Richard Porter, independent financial adviser and member of the St Albans financial planning team reviews how to leave your pension to the right person when you die.
According to Royal London over 750,000 people who are approaching their retirement are in danger of leaving their pension to the wrong person when they die. This particularly affects many people in their 50’s and 60’s who are approaching retirement. National Statistics Office data for 2016 confirmed that at least 1.3 million people aged between 55 and 64 divorced and remarried, and a further 300,000 people in this age group are now co-habiting following a previous marriage.
Richard Porter, independent financial adviser Lonsdale Wealth Management St Albans and member of the St Albans financial planning team said:
'When anyone enrols onto a pension scheme they are asked to complete an ‘expression of wishes’ form or provide a nomination of benefits letter. This form is really important as it details who the member wants their pension benefit to be given to after their death. However, according to Royal London their findings suggest that these ‘expression of wishes’ forms are not always updated if someone’s personal circumstances change. For example if a couple divorce an ex-partner may be in line to receive pension death benefits instead of their new spouse.’
Richard Porter, independent financial adviser Lonsdale Wealth Management St Albans continued:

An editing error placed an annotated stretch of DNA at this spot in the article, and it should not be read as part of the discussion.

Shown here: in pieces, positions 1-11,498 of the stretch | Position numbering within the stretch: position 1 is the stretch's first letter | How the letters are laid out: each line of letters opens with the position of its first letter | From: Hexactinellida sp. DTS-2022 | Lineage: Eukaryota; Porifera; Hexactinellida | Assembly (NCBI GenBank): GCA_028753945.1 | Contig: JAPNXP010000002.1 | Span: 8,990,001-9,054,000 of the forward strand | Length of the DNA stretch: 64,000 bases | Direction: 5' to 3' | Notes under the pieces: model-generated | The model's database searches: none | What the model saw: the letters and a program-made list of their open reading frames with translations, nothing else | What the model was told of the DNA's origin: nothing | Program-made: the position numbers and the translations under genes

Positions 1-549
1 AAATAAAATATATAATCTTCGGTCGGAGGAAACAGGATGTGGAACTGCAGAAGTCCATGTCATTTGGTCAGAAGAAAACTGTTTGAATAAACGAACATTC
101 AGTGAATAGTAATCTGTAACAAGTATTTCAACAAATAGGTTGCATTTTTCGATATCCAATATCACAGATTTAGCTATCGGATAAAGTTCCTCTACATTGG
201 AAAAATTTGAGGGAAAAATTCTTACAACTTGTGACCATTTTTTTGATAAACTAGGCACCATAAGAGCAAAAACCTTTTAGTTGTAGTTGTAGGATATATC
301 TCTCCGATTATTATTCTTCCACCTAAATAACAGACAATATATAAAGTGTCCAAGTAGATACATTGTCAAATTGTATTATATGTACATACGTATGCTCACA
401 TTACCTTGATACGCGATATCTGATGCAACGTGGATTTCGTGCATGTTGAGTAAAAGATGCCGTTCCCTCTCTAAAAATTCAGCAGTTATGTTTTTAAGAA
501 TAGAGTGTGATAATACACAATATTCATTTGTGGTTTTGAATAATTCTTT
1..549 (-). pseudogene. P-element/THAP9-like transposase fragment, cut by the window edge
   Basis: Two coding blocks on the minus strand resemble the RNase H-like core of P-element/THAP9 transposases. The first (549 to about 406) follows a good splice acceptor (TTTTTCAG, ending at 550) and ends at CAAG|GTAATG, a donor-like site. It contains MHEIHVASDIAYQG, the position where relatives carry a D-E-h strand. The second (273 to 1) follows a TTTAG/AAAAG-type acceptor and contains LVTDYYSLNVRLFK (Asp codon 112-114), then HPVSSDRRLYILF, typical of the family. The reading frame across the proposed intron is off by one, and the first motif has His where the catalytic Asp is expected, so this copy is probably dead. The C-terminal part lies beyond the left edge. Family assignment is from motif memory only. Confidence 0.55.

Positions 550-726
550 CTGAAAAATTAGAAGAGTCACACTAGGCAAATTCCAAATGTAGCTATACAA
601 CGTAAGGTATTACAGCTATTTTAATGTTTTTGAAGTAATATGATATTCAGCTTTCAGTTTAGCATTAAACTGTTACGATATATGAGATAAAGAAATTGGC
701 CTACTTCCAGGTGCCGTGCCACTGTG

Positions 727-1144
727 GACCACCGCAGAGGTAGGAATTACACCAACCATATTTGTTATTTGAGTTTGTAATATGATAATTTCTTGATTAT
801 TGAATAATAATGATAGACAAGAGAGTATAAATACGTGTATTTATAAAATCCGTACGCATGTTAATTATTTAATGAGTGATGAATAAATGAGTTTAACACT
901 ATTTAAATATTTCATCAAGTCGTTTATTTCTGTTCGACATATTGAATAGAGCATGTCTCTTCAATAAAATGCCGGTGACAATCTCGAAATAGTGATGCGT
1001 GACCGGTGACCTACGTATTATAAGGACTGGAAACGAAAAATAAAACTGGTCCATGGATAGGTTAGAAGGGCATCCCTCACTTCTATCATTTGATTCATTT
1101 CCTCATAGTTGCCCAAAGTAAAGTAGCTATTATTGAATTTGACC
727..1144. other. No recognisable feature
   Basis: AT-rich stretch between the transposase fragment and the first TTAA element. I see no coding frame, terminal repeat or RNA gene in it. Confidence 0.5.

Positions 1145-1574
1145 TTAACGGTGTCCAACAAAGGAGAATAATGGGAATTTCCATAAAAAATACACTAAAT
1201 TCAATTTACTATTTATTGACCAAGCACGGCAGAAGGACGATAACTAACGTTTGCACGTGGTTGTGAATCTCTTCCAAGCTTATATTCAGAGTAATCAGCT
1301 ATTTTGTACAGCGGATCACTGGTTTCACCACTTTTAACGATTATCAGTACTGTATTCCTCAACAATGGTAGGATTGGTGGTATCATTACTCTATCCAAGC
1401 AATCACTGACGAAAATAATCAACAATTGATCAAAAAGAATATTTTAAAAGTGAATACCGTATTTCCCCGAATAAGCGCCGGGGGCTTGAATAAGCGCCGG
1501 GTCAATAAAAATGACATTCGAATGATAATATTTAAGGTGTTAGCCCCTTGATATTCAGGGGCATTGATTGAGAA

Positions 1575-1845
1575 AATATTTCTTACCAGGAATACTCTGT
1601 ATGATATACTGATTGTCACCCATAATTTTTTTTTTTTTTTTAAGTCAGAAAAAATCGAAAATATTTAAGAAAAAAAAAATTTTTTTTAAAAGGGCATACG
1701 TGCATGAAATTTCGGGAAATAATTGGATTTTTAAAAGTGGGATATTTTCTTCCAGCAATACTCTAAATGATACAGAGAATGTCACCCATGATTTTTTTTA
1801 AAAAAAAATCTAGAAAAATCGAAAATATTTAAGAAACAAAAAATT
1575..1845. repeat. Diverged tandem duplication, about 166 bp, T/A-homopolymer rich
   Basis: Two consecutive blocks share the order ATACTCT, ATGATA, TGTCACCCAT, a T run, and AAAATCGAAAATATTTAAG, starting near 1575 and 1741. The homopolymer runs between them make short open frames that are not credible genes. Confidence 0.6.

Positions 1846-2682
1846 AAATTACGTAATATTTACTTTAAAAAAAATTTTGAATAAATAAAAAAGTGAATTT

‘Throughout our lives some of us could be involved in different relationships so the person we would like to receive our pension death benefit may change over time. Our Lonsdale Services independent financial advisers are aware of the requirement to update ‘expression of wishes’ forms so we will discuss this with our clients if their circumstances change. The need to discuss these forms could also occur at other times for example on the death of a spouse. The remaining partner would have to update their form and choose who to leave their pension death benefit to. There are other situations when it is important to discuss ‘expression of wishes’ forms. For example a couple with defined contribution pension schemes has the opportunity to leave any pension benefit on death to their children rather than each other. This can assist in inheritance tax planning as it would avoid a partner inheriting the pension benefit. As well as ensuring that our clients keep their ‘expression of wishes’ forms updated we also encourage all our clients to make a will and set up Lasting Powers of Attorney. We recommend that anyone who is considering estate planning or wants pension advice contact us on 01727 845550 for a free initial financial planning consultation.’
For more information read: Daniel Stansall IFA Barnet recommends setting up lasting powers of attorney; Lonsdale’s Barnet IFA’s recommend you regularly update your will